Spain’s Sanchez Tells Brussels He’ll Raise Billions in Taxes
(Bloomberg) -- Spain’s government intends to increase taxes by more than 20 billion euros ($22.5 billion) during the next several years if Socialist Pedro Sanchez secures the support he needs in Parliament to serve a second term as prime minister.
Sanchez sent his four-year economic plan to European Union officials late Tuesday night, forecasting a 2.2 percent increase in GDP this year and 1.9 percent next year. He also pledges to increase taxes by 5.7 billion euros in 2020, as he had previously laid out his 2019 budget. That proposal was rejected by Parliament earlier this year, triggering a snap election. Sanchez’s Socialists won the greatest number of parliamentary seats in Spain’s national ballot on Sunday and he looks set to cobble together enough support to govern again.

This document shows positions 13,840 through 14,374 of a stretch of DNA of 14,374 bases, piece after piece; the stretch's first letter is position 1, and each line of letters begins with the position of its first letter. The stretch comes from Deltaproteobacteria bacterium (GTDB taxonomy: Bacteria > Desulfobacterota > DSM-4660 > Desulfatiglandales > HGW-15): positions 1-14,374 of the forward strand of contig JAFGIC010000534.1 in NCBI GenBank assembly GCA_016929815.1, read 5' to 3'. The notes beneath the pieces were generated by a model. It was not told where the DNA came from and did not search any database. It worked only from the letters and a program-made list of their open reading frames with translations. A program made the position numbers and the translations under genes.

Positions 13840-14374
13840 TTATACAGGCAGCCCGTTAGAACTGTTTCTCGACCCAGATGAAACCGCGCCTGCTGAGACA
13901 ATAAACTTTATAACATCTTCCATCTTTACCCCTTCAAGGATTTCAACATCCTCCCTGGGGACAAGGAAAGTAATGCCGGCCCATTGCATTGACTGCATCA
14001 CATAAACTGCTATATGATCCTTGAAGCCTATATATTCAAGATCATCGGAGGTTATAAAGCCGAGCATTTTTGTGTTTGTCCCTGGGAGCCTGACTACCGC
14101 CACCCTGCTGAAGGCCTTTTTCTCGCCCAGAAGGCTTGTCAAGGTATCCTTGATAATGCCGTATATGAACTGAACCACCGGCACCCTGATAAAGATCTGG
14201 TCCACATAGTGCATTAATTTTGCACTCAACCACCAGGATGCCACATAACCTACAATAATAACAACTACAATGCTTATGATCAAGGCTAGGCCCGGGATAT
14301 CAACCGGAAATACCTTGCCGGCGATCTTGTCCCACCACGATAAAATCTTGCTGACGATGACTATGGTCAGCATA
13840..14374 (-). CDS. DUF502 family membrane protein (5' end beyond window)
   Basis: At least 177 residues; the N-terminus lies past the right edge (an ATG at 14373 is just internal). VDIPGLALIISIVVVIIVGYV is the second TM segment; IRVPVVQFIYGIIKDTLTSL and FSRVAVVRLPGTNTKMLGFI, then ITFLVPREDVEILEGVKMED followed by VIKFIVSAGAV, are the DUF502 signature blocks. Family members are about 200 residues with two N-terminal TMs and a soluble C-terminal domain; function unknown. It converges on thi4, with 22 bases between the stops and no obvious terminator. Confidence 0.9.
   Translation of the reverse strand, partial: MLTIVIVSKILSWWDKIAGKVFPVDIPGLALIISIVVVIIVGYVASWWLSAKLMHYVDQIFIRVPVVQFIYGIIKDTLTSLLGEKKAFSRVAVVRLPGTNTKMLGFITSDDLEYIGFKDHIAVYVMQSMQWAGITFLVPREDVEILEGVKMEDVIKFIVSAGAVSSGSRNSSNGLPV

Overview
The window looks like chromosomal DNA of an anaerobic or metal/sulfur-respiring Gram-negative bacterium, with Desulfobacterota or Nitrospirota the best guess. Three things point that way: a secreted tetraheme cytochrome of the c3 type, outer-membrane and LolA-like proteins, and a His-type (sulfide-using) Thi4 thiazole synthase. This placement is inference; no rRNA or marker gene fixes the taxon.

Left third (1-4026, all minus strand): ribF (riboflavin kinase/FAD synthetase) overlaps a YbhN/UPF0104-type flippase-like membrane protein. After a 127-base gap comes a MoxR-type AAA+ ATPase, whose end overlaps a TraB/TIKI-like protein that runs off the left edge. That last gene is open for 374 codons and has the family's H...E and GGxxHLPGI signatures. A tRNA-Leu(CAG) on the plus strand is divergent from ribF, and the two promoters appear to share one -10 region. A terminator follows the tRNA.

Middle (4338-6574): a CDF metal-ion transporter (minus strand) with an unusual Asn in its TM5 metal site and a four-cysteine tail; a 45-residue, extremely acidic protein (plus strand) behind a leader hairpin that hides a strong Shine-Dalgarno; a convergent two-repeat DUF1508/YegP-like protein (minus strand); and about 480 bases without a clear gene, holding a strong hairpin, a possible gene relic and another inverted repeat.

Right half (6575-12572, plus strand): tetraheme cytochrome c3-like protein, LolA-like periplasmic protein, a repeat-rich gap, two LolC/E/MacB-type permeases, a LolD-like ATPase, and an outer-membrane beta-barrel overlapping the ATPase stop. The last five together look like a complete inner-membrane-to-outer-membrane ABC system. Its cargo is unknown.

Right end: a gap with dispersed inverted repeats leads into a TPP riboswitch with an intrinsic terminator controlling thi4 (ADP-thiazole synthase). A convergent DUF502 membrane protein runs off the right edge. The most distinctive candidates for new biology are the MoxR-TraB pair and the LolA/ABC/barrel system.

The tax increase would be used to fund a boost to social spending and to narrow Spain’s budget deficit from the 2 percent Sanchez’s economists forecasts for 2019 to 1.1 percent in 2020.
Sanchez had to meet the EU deadline to submit his country’s economic plan to Brussels even though he is now acting prime minister. A Spanish government isn’t likely to be formed until after another round of elections in May to elect EU, regional and municipal representatives.
The economic proposal upholds pledges Sanchez made on the campaign trail to boost corporate and income taxes as well as launch a “digital tax” applied to online services. The revenue hikes would increase Spain’s tax-to-GDP ratio, which is low compared to other EU countries. Socialist lawmakers have been eyeing that ratio for years, seeing an increase as a potential source of additional revenue. The plan submitted to Brussels forecasts an increase to 37.3 percent of taxes-to-GDP in 2022 from 35.1 percent in 2019. The average in the euro area is 40.2 percent.
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